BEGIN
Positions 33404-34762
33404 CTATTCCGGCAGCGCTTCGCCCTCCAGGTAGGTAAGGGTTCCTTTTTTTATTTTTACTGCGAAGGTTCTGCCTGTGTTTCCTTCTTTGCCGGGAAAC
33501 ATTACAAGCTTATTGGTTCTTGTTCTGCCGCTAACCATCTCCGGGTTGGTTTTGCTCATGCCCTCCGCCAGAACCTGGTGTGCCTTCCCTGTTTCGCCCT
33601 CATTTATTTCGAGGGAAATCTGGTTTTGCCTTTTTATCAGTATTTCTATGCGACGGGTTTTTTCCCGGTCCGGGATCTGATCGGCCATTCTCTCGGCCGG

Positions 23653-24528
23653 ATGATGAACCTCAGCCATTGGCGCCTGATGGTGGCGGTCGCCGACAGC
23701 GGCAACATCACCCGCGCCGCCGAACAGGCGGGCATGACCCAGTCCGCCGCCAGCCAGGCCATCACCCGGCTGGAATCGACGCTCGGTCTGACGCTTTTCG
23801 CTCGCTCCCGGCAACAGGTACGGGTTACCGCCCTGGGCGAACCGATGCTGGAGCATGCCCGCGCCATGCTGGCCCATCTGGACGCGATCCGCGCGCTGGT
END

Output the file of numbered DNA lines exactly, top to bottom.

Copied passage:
Positions 33404-34762
33404 CTATTCCGGCAGCGCTTCGCCCTCCAGGTAGGTAAGGGTTCCTTTTTTTATTTTTACTGCGAAGGTTCTGCCTGTGTTTCCTTCTTTGCCGGGAAAC
33501 ATTACAAGCTTATTGGTTCTTGTTCTGCCGCTAACCATCTCCGGGTTGGTTTTGCTCATGCCCTCCGCCAGAACCTGGTGTGCCTTCCCTGTTTCGCCCT
33601 CATTTATTTCGAGGGAAATCTGGTTTTGCCTTTTTATCAGTATTTCTATGCGACGGGTTTTTTCCCGGTCCGGGATCTGATCGGCCATTCTCTCGGCCGG

Positions 23653-24528
23653 ATGATGAACCTCAGCCATTGGCGCCTGATGGTGGCGGTCGCCGACAGC
23701 GGCAACATCACCCGCGCCGCCGAACAGGCGGGCATGACCCAGTCCGCCGCCAGCCAGGCCATCACCCGGCTGGAATCGACGCTCGGTCTGACGCTTTTCG
23801 CTCGCTCCCGGCAACAGGTACGGGTTACCGCCCTGGGCGAACCGATGCTGGAGCATGCCCGCGCCATGCTGGCCCATCTGGACGCGATCCGCGCGCTGGT